Now dive deeper.
Every dog owner needs to know how easily heat stroke can harm their dog.
Heat exhaustion is caused by excessive body temperature. Anything over 39C is abnormal but heat stroke typically occurs at over 41C.
Why are dogs at risk of heat stress?
- Dogs can’t sweat. Imagine how that changes things
- Obesity and long hair make heat loss difficult
- Short faced breeds can’t pant as effectively- examples are bulldogs, pugs, boxers and shi tzus
- Dogs don’t know when to stop. Dogs who love to work, run or chase a ball will keep doing it if encouraged
- Dogs can be confined to a hot area. Examples include cars, hot rooms, crates or yards without shade
- Dog water bowls can run out or tip over- the picture shows an old surgery theatre light I cemented down to stop Loki playing in it & knocking it over
- Dogs are descended from wolves, not dingoes- their natural environment is much cooler than ours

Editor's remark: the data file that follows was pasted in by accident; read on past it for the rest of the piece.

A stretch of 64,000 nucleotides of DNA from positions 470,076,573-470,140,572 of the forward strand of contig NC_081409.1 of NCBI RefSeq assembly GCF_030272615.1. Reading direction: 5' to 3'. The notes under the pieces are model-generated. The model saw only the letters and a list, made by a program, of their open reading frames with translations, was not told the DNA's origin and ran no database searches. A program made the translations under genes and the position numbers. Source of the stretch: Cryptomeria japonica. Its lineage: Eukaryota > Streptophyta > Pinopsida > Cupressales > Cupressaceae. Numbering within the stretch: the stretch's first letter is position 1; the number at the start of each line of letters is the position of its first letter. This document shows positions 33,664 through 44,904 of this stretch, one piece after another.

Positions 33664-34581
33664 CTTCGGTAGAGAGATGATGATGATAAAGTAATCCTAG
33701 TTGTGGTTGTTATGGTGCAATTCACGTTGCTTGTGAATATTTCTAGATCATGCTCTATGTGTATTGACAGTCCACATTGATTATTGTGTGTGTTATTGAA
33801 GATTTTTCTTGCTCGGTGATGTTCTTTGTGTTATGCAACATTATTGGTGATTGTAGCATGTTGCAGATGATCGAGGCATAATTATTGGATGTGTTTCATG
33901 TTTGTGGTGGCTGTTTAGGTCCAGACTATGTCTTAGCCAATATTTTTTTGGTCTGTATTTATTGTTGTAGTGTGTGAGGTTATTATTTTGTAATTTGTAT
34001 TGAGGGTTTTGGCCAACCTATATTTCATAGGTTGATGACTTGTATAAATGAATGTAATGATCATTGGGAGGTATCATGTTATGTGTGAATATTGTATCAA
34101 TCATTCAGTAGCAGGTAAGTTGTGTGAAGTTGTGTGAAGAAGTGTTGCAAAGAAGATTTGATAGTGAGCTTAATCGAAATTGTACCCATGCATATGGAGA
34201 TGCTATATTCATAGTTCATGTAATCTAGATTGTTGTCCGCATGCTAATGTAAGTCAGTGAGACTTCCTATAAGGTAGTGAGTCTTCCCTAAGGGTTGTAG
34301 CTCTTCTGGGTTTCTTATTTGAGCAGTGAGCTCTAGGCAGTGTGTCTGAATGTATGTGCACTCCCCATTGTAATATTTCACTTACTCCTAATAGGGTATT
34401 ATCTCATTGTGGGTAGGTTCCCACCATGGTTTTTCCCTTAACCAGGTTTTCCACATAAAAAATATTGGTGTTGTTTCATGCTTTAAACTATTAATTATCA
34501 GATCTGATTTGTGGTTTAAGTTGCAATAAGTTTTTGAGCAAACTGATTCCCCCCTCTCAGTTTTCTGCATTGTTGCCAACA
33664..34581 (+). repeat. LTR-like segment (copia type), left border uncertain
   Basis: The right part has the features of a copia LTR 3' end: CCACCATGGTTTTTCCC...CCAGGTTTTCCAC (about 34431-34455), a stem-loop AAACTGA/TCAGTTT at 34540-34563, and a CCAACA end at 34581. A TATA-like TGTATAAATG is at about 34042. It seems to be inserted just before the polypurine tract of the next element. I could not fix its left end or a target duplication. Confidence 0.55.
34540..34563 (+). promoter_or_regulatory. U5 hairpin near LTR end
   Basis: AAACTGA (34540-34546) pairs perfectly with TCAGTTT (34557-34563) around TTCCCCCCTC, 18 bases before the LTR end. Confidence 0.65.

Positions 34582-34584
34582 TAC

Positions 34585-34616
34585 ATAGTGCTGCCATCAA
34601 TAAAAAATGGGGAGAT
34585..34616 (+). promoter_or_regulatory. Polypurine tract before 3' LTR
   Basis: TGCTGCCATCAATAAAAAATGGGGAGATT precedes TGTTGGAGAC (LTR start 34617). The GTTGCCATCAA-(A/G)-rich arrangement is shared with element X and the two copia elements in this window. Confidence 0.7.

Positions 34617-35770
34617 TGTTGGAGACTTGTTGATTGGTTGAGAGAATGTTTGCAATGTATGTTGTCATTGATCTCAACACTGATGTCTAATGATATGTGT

What does heat stress look like?
- Wobbly, unsteady walking
- Disorientation or Collapse
- Extreme panting and drooling
- Dark red gums
- Extreme cases include seizures, bleeding, multiple organ failure and death
How can you prevent heat stroke?
- Clip long hair in the warm months
- Keep your dog at their ideal body weight
- Give dogs the freedom to choose a cool place on a hot day
- Provide a shallow wading pool if your dog likes water
- Allow access to the house if possible
- Board your dog in monitored air conditioned premises if necessary
- Do not exercise dogs in hot conditions- in summer the only good time can be before sunrise on hot days
- Make frozen treats for your dog on hot days
- Be prepared for power failures. Don’t just rely on air conditioning; if you aren’t at home and remember fans don’t work well as dogs don’t sweat.
How do you treat a dog with heat stroke?
- Move the dog from the hot area
- Provide water if your dog can drink
- Travel to your vet as quickly as safe to do so; call them on the way
- Wet the dog all over with cool water
- Apply cold packs to the neck and groin
Have something to add? Comments are welcome and will appear within 24 hours of lodging.
By Andrew Spanner BVSc(Hons) MVetStud, a vet in Adelaide, Australia. These help topics are from a series regularly posted on Facebook and Twitter. The information provided here is not intended to be used as a substitute for going to the vet. If your pet has has a problem, please seek veterinary attention.
Have something to add? Comments are welcome below and will appear within 24 hours of lodging.